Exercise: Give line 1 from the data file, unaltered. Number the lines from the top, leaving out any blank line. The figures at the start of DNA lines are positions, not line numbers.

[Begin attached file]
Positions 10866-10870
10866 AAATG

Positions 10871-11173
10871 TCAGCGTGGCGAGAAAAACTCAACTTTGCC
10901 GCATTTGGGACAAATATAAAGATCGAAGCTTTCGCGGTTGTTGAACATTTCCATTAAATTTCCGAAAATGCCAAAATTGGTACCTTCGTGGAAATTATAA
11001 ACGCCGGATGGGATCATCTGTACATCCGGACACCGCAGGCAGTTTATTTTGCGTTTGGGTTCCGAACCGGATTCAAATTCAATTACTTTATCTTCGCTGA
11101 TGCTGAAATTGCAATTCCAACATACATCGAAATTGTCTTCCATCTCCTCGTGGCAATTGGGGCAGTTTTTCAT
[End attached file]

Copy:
Positions 10866-10870